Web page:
SLPS to move forward to preserve — and transform — Sumner


  •  Updated 
  • Sumner alumni Ronald Gregory '57 and brother of comedian and activist Dick Gregory, speaks at the SOS - Save Our Sumner event on Sunday, Feb. 28. Photo by Jennifer Sarti / St. Louis American.

Ever since the historic Sumner High School was slated for closure in late 2020, community members have been rallying to save it. In Tuesday night’s St. Louis Public Schools Board of Education meeting, a motion was unanimously passed to move towards that goal by re-conceptualizing the school as an “arts and activism” focused institution.

Local arts organizations 4TheVille, the St. Louis Shakespeare Festival, The Black Rep, and the Center for Creative Arts(COCA) will be providing arts related enrichment programming to the students at Sumner starting in the fall.


In addition to 4theVille and the Shakespeare Festival, the Sumner Recovery Plan proposal was drafted and submitted by three alumni groups led by Jacqueline Vanderford (Sumner High School class of ’63), Michael Blackshear (class of ’77) and Dr. Robert L. Salter (class of ’68), respectively.

“Sumner is one of the most important historic institutions in the State of Missouri. Its legacy transcends any neighborhood, school district, or municipality. Its vitality depends greatly on how we as a region decide to come together and nurture the institution,” said Aaron Williams of 4TheVille upon submitting the proposal. “In 1907, the Colored Citizens of St. Louis made it clear that the institution of Sumner High School should be the standard bearer of how we prepare our next generation. Our effort is a continuation of that spirit. This opportunity has the potential to welcome a new standard for our education system.”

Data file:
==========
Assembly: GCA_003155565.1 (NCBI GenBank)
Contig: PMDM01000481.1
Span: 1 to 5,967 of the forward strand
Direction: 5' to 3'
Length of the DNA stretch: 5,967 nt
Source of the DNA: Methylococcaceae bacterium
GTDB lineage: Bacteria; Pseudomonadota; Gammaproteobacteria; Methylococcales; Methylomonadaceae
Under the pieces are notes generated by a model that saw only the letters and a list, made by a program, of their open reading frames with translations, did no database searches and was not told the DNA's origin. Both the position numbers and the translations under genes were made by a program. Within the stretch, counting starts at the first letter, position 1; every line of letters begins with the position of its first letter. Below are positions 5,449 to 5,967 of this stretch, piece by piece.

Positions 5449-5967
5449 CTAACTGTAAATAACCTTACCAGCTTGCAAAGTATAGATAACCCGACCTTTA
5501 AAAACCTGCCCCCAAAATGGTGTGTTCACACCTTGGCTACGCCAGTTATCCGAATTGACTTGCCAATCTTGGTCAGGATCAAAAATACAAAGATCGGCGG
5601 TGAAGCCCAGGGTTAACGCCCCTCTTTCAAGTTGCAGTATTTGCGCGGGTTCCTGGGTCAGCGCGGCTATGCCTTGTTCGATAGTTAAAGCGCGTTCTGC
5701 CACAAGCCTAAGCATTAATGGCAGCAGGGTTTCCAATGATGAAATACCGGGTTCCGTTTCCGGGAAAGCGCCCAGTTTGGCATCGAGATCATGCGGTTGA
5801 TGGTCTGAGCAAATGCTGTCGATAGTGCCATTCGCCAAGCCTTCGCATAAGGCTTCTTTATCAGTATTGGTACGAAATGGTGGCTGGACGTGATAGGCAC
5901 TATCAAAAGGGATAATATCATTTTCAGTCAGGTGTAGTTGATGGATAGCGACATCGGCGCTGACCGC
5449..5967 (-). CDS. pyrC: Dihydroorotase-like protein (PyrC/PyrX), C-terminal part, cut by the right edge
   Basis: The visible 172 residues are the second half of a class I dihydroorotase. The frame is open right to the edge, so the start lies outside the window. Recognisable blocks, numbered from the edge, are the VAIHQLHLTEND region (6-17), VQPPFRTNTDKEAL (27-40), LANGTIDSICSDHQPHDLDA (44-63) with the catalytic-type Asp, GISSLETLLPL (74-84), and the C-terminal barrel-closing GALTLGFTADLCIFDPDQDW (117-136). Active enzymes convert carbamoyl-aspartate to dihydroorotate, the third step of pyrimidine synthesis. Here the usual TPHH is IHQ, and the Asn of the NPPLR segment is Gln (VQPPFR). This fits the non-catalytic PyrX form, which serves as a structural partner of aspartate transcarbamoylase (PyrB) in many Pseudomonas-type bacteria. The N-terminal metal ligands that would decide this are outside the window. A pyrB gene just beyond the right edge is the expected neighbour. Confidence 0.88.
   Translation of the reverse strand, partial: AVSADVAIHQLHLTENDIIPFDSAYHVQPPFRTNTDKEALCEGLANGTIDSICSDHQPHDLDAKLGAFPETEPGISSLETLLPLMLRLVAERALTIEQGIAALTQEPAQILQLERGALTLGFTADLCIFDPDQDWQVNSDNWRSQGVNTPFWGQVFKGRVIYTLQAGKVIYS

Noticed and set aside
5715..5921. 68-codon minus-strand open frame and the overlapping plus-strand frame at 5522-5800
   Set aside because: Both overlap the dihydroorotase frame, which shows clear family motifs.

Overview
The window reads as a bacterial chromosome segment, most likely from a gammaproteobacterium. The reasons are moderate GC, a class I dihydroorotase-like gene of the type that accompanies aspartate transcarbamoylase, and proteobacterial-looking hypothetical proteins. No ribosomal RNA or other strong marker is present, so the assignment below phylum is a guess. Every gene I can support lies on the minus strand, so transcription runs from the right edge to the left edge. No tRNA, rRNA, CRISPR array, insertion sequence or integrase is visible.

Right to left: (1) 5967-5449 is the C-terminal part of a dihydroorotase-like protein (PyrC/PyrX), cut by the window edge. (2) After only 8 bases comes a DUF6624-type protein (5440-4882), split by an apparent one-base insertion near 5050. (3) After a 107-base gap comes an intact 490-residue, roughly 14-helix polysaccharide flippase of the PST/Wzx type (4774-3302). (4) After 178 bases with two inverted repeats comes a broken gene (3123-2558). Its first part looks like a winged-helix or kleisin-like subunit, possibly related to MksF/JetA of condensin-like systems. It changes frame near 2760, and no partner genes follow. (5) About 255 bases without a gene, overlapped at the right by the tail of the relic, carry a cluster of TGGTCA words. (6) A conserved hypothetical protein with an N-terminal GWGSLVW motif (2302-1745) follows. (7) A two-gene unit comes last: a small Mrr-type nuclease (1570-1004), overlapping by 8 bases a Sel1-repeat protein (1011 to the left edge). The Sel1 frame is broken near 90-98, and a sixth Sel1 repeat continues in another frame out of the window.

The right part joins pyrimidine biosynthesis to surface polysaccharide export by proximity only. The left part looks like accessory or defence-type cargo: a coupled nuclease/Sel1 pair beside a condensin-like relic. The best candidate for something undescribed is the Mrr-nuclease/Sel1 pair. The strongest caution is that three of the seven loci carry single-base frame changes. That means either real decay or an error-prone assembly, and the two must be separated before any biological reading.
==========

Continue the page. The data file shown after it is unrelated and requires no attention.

The plan will begin as a three-year trial run, during which four new student pathways will be provided: Music, Dance, Art, and Activism. During that time, in order to remain open, the school must increase enrollment by 10% annually by building more engaging programs for students. In addition, the plan suggests that Sumner be designated a National Historic Landmark by 2024. 

SOS - Save Our Sumner Rally was held on Sunday, Feb. 28 to show support for keeping Sumner High School open. Pictured from left to right are Sumner High School alumni Debra Tolliver-Nash ’77, Betty Louis ’76, and Ida Harris ’66.            Photo by Jennifer Sarti / St. Louis American.

Superintendent Adams emphasized that “this is not a school that’s going to turn kids into artists,” or a more professionalized arts school like Central Visual and Performing Arts academy, but rather a place that will “expose kids to music, dance, art and activism with the hope that it will help make them more well-rounded individuals. What the research says about a school like this is that it really empowers kids to think differently about themselves, and think differently about where they sit in the trajectory of becoming an adult.”

The path ahead for Sumner will not be without obstacles, despite these community collaborations: its current enrollment is down to 225 from a peak of over 2,000 decades ago, and proficiency rates on standardized tests in reading and math among those students are low. But the community partners know that, Adams said. “They understand clearly that Sumner has struggled for a very long period of time, and they think that this enhanced development of the arts can help motivate kids.”

“This is a proposal and an opportunity. There are no guarantees here,” he added. “But [the community partners] are willing to lean in, and I’m willing to support them in this effort for the 225 kids in this building. But I don’t want to be naïve about the fact that it’s going to be very difficult to turn this school around in the way the community deserves.”